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The worldʼs food system needs to change

Too unbalanced, too wasteful and too vulnerable

Already, around 2 billion people are overweight. Nearly a billion people go to bed hungry, while a third of all food produced is lost or wasted. Producing and consuming food is exhausting the earthʼs resources and fuelling climate change.

At the same time, the Covid-19 pandemic is reminding us all of the importance of a resilient food supply chain.

Nothing less than a transformation is needed. As one of the biggest consumer goods companies in the world, with a large Nutrition portfolio, we want to make a huge impact through our scale and reach.

Future Foods: our plan to be a World-Class Force for Good in Food

We want to be a World-Class Force for Good in Food, with top growth and financial results. Force for Good means doing well by doing good. We will field Boldly Healthier plans for people and planet. As our logo shows, we will be Boldly Healthier all the way from farm to fork.

Logo for Unilever and Nutrition

As one of the largest food manufacturers in the world, we have a responsibility to help shape a global food system that is fair for everyone. Which is why we are launching our ʼFuture Foodsʼ initiative – itʼs our plan to help people transition towards healthier diets and reduce the environmental impact of the food chain.

Future Foods will see Unilever commit to:

  • An annual €1 billion sales target from plant-based meat and dairy alternatives within five to seven years
  • Halve food waste in our direct operations from factory to shelf by 2025
  • Double the number of products that deliver positive nutrition by 2025
  • Continue to lower calories, salt and sugar across all our products.
Hanneke Faber
As one of the worldʼs largest food companies, we have a critical role to play in helping to transform the global food system. Itʼs not up to us to decide for people what they want to eat, but it is up to us to make healthier and plant-based options accessible to all.

Hanneke Faber - President Nutrition

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  1. Nutritious foods and healthy, balanced diets

    We’re ensuring our products are Responsibly Delicious – with a focus on both taste and goodness. We want all consumers to have access to affordable products, and we encourage people to make nutritious choices through clear labelling and balanced portions.

    Bowl and spoon icon

    x2 number of products that deliver positive nutrition by 2025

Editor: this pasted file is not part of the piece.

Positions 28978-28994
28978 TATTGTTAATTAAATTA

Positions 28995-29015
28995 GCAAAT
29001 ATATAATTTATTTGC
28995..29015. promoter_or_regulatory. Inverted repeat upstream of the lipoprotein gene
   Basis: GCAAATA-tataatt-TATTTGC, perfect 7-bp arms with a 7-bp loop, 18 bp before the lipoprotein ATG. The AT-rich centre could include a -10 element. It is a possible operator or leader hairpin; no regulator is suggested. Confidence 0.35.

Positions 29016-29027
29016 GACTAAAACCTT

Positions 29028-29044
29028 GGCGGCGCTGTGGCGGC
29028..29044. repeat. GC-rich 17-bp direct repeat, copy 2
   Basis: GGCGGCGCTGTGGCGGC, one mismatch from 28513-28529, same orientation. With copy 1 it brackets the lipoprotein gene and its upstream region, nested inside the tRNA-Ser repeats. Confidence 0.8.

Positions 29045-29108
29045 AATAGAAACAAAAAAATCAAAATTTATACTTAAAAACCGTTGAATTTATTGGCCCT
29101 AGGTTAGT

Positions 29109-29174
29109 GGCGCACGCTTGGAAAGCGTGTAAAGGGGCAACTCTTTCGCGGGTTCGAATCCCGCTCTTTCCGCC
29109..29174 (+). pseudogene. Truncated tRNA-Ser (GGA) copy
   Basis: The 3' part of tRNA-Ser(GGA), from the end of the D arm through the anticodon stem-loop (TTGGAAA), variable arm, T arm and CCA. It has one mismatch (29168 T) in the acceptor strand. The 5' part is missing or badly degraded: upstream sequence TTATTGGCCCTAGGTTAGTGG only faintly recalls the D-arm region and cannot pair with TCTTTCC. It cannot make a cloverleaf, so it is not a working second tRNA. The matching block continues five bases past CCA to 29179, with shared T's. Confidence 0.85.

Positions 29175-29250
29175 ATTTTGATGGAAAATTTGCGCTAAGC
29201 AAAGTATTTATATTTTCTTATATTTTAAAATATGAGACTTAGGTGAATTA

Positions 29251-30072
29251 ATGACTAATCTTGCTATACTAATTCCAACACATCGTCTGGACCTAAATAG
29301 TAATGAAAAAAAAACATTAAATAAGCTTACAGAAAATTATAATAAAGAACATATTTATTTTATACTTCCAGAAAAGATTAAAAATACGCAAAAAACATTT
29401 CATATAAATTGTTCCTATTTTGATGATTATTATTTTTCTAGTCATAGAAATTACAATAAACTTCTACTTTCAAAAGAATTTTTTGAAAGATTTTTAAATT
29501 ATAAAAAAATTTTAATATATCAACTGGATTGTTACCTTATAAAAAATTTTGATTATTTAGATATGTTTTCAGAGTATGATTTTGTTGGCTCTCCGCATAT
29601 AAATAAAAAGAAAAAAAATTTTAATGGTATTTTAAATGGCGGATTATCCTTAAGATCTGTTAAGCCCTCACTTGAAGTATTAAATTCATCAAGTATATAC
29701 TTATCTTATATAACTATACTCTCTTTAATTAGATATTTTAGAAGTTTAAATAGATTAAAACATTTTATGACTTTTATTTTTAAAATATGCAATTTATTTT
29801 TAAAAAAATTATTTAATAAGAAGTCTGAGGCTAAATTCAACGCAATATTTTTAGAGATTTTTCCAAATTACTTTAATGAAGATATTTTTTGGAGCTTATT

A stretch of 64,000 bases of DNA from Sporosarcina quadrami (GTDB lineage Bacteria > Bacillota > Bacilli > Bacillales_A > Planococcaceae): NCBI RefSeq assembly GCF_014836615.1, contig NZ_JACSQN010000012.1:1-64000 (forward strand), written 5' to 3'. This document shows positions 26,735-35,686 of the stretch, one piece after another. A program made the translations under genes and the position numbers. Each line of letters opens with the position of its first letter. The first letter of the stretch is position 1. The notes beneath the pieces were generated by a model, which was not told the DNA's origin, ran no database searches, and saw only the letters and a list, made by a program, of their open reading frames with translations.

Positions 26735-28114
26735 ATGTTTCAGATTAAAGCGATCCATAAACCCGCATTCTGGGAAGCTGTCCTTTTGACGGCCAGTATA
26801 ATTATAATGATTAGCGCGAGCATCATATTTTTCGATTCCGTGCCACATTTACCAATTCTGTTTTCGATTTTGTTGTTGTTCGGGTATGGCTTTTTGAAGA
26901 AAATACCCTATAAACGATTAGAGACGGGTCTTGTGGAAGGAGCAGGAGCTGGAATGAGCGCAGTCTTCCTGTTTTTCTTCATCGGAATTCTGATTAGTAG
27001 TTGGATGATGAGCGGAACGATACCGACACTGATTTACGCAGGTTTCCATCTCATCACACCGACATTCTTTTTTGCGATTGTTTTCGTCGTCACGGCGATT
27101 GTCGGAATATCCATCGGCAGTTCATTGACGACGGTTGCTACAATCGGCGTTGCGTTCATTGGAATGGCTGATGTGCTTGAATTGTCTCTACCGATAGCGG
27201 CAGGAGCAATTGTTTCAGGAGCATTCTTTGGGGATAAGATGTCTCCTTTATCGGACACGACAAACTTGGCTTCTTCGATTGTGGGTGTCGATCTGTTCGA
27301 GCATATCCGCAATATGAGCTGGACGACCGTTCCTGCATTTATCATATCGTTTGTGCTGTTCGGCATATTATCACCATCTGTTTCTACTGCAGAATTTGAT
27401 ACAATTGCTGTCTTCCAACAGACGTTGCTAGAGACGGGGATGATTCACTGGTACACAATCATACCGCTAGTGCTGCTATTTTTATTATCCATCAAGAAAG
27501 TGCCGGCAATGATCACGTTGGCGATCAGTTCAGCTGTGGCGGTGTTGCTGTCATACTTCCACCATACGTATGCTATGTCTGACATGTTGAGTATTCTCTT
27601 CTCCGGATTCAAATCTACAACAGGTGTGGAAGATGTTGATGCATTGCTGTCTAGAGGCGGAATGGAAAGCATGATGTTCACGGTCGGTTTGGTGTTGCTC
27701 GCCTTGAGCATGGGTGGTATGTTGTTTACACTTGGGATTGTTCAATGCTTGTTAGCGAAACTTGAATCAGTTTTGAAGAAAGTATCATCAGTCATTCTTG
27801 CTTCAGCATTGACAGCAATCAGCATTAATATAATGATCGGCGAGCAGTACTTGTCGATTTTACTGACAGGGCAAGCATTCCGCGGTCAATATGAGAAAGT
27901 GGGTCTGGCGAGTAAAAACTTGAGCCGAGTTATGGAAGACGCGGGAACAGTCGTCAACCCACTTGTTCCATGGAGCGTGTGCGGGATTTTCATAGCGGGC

We’re providing essential micronutrients in a growing number of our products, reducing salt and sugar, and lowering calories. We’ve reduced the sugar content of Lipton Ice Tea by 30% across Europe, for example. We’ve also introduced a 110-calorie cap on our children’s ice cream.

    Our Future Foods strategy aims to extend these reductions, so that 85% of our foods will help ensure consumers do not intake more than 5g of salt per day, by 2022. And 95% of our ice creams will not contain more than 22g of sugar, and 250 kcal per serving, by 2025.

    The transition to healthier eating also requires us to reformulate our existing foods to comply with the highest nutritional standards. We plan to double the number of our products that can deliver positive nutritional value by 2025. This is defined as foods containing impactful amounts of vegetables, fruit, proteins or micronutrients such as zinc, iron, omega-3 and iodine.

  2. Making plant-based choices available to all

    Leaves icon

    €1bn annual sales target from plant-based meat and dairy alternatives within 5-7 years

    We want to make sure that everyone can be part of the move towards plant-based foods and alternative proteins. Eating more plant-based choices can be better for all of us as consumers, and better for the planet.

    But if we want people to make the switch, we need plant-based options to be more accessible, affordable and appetising. They need to be the easy, obvious choice.

    Thatʼs why we are committing to an annual sales target of €1 billion for plant-based meat and dairy alternatives within five to seven years.

    Weʼve hugely expanded our range of dairy-free and vegan options, such as Hellmannʼs Vegan and Magnum Vegan. Our Knorr brand partnered with WWF UK to publish the Future 50 Foods report, promoting more diverse plant-based eating and biodiversity.

    And weʼve made a €85 million investment in a new Foods Innovation Centre at the campus of Wageningen University & Research, which will help formulate the next generation of meat and dairy alternatives to join the plant-based foods that already make up around a third of our portfolio.

  3. Less food waste

    Factory icon

    -50% food waste in our direct operations from factory to shelf by 2025

    People hate to see food wasted, especially when times are hard. So do we.